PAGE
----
By THOMAS MOODY
Can movement be represented in a static object? Or can the underlying structures of nature — with its paradox of constancy and constant change — be expressed in sculpture? These are just two of the questions that Jorge Palacios’ remarkable work poses, now on view at the Noguchi Museum in Long Island City.
The Noguchi is a brilliant setting in which to see Palacios’ work. Nine pieces are placed throughout the ground-floor galleries and garden, curated to be in dialogue with the museum’s collection. It is a fascinating exchange: Though Noguchi’s and Palacios’ work often occupy similar conceptual spaces, as the two artists explore and interrogate ideas of unity achieved through composites, the form these concepts take are compelling in their distinctions. Palacios works in wood, often engineered wood, and one of his aims is for the medium to regain the integrity of its origins. The exhibition’s companion piece, Link, a giant public sculpture measuring 13 feet high by 10 feet wide in Manhattan’s Flatiron Public North, is designed to last 500 years, the lifespan of certain long-living trees.
Palacios’ sculptures have been widely shown in public spaces, including in front of the Monastery of San Lorenzo de El Escorial in Madrid, and in New York, where in 2015 he exhibited Sketch in the Air. Though the works on view in the Noguchi are smaller in scale than those on public view, the wonder they produce is not diminished. The Singularity of the Curve — a striking piece constructed of sheets of bamboo plywood, in which two partitions are connected by a long sphere that seems to be pulling the objects together — makes visible the eternally unseen: the force of attraction, the gravitational pull between two bodies. Okiagari-Koboshi, a swan-like kinetic sculpture, puts mass in to motion. Named after the traditional Japanese dolls that cannot be knocked down, the immense 600-pound sculpture can be rocked to the very precipice of falling, only to spring upward to its base.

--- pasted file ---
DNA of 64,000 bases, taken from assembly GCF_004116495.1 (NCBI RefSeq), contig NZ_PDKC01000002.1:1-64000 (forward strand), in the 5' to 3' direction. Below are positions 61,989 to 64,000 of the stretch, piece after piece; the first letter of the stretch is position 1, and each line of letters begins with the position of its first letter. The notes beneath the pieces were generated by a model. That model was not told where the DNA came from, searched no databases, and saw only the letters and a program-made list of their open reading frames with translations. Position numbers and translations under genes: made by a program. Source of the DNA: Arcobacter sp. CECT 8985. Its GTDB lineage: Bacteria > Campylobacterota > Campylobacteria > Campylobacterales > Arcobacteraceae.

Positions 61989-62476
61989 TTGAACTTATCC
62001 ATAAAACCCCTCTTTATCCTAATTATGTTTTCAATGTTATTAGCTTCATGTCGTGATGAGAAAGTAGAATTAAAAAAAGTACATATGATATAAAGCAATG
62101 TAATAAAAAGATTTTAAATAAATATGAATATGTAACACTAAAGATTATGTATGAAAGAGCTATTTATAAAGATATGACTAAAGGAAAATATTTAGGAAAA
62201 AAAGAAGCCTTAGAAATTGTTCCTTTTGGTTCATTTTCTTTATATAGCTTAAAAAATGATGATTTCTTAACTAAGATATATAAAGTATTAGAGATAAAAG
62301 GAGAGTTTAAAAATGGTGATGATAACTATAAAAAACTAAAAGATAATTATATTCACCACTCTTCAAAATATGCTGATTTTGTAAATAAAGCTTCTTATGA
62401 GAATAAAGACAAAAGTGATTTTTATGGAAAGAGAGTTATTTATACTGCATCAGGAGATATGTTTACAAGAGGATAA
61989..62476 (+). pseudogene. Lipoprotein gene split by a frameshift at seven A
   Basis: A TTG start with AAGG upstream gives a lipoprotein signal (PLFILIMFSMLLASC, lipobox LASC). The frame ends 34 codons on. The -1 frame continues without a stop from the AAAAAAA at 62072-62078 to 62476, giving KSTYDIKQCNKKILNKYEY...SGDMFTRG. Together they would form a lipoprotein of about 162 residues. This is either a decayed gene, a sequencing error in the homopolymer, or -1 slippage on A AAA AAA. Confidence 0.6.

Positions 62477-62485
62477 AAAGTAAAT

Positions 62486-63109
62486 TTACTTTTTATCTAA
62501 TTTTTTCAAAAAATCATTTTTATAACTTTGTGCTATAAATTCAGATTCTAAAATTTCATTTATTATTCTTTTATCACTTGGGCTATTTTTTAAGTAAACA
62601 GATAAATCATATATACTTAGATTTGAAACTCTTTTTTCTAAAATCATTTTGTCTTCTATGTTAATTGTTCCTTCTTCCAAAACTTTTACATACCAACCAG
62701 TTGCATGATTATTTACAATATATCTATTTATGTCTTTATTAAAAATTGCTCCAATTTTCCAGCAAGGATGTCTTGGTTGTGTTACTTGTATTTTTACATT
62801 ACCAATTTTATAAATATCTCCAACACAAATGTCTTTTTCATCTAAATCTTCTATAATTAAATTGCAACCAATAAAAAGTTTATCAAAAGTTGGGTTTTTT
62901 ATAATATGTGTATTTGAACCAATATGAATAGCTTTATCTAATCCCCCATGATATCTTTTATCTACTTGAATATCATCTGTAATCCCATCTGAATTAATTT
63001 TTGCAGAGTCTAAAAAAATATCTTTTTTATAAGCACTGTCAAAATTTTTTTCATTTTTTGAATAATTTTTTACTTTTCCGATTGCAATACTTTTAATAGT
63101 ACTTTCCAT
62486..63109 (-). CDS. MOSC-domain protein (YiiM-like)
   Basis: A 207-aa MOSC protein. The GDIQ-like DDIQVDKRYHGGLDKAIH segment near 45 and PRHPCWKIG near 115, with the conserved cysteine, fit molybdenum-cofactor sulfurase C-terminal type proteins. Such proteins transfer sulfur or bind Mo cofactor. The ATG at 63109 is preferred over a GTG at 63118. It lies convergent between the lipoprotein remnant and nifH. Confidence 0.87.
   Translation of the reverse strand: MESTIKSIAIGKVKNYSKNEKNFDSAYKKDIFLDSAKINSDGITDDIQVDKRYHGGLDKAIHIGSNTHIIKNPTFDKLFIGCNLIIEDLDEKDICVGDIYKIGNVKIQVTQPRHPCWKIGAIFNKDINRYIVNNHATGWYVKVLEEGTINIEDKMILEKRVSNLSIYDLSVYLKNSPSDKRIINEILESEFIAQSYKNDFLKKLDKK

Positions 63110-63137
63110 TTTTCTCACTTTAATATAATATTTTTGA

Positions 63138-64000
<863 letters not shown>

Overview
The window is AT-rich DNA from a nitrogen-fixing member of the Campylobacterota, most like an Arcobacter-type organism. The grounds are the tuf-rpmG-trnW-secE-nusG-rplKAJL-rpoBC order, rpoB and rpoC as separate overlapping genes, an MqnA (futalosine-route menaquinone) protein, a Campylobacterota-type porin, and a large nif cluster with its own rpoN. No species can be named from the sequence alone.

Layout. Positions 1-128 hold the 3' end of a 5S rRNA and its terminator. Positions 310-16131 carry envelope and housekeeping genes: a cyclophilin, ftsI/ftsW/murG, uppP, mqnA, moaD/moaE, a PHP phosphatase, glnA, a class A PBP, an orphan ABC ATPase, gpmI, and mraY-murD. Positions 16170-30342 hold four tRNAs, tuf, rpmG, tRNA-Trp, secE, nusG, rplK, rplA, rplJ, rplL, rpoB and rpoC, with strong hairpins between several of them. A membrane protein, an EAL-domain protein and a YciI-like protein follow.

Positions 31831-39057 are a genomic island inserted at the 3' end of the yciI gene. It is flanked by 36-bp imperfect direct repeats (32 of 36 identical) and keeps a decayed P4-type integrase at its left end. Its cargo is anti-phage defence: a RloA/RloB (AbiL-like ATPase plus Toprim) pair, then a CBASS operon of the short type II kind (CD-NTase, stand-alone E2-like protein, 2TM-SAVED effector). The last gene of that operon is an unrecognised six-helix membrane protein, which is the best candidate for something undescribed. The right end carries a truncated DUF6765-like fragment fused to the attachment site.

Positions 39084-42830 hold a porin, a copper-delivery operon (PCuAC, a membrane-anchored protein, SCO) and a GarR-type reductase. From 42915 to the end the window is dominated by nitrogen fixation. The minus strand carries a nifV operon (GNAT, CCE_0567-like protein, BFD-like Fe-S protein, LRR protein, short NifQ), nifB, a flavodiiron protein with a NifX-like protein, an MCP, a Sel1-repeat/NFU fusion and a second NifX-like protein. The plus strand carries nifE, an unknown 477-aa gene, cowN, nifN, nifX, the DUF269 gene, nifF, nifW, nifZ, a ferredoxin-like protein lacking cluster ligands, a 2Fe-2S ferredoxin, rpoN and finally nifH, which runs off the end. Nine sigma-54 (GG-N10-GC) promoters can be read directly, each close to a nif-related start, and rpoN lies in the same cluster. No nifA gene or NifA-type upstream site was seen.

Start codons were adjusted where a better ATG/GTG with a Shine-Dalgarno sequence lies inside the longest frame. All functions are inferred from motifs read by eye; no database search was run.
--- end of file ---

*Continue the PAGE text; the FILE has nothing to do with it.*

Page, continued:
Beyond the beauty of Palacios’ sculptures — and there is much beauty to admire — what is striking about the work is the sheer engineering achievement, and how this achievement is disguised as effortless, almost elementary. Balance and Inertia, a thin, globe-like object over six feet in diameter with a circled hole cut from its bottom right-hand side, immediately impresses on a purely esthetic level. The dark teakwood and smooth, rounded shape is both calming and meditative to the eye. But as one begins to investigate the piece further, one realizes that the globe is a composite of small individual squares, and that it is not sitting straight on its axis, but leaning back, tilted as if in the process of falling, or rising. The work illustrates much of what Palacios is about: capturing motion in a fixed position, demonstrating that all objects are coalescences of smaller parts, and that beauty is not the goal of his work, but the achievement of the process. Palacios’ sculptures highlight the relationship between the complex and the simple, and the reality that what appears most basic is in fact distinctly intricate.
Miles Davis once defined excellence as the ability to make the complicated appear simple. Palacios, a fan of jazz, can be proud to have achieved such excellence.